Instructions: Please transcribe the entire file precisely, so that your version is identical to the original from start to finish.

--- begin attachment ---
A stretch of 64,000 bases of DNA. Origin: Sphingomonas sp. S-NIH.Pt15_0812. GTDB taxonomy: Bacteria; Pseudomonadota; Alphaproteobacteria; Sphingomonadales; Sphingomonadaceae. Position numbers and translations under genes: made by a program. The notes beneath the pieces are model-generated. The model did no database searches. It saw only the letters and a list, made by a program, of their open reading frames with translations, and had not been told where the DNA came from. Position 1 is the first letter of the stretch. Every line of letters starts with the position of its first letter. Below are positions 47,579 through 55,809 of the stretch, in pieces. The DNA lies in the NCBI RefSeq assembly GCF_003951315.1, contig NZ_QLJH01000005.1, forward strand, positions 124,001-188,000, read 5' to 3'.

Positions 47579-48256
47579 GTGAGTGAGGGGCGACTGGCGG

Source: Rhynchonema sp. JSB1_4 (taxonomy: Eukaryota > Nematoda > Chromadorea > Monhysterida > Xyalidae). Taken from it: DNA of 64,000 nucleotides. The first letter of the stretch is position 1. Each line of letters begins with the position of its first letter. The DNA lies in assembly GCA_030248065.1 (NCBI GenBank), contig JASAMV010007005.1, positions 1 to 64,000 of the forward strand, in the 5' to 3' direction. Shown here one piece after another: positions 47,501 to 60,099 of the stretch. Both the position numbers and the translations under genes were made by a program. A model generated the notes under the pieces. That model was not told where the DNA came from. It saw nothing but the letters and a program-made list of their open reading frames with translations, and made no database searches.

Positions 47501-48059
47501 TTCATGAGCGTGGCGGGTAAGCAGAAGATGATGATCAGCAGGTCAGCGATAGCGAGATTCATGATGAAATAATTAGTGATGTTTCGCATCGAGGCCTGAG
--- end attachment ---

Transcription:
A stretch of 64,000 bases of DNA. Origin: Sphingomonas sp. S-NIH.Pt15_0812. GTDB taxonomy: Bacteria; Pseudomonadota; Alphaproteobacteria; Sphingomonadales; Sphingomonadaceae. Position numbers and translations under genes: made by a program. The notes beneath the pieces are model-generated. The model did no database searches. It saw only the letters and a list, made by a program, of their open reading frames with translations, and had not been told where the DNA came from. Position 1 is the first letter of the stretch. Every line of letters starts with the position of its first letter. Below are positions 47,579 through 55,809 of the stretch, in pieces. The DNA lies in the NCBI RefSeq assembly GCF_003951315.1, contig NZ_QLJH01000005.1, forward strand, positions 124,001-188,000, read 5' to 3'.

Positions 47579-48256
47579 GTGAGTGAGGGGCGACTGGCGG

Source: Rhynchonema sp. JSB1_4 (taxonomy: Eukaryota > Nematoda > Chromadorea > Monhysterida > Xyalidae). Taken from it: DNA of 64,000 nucleotides. The first letter of the stretch is position 1. Each line of letters begins with the position of its first letter. The DNA lies in assembly GCA_030248065.1 (NCBI GenBank), contig JASAMV010007005.1, positions 1 to 64,000 of the forward strand, in the 5' to 3' direction. Shown here one piece after another: positions 47,501 to 60,099 of the stretch. Both the position numbers and the translations under genes were made by a program. A model generated the notes under the pieces. That model was not told where the DNA came from. It saw nothing but the letters and a program-made list of their open reading frames with translations, and made no database searches.

Positions 47501-48059
47501 TTCATGAGCGTGGCGGGTAAGCAGAAGATGATGATCAGCAGGTCAGCGATAGCGAGATTCATGATGAAATAATTAGTGATGTTTCGCATCGAGGCCTGAG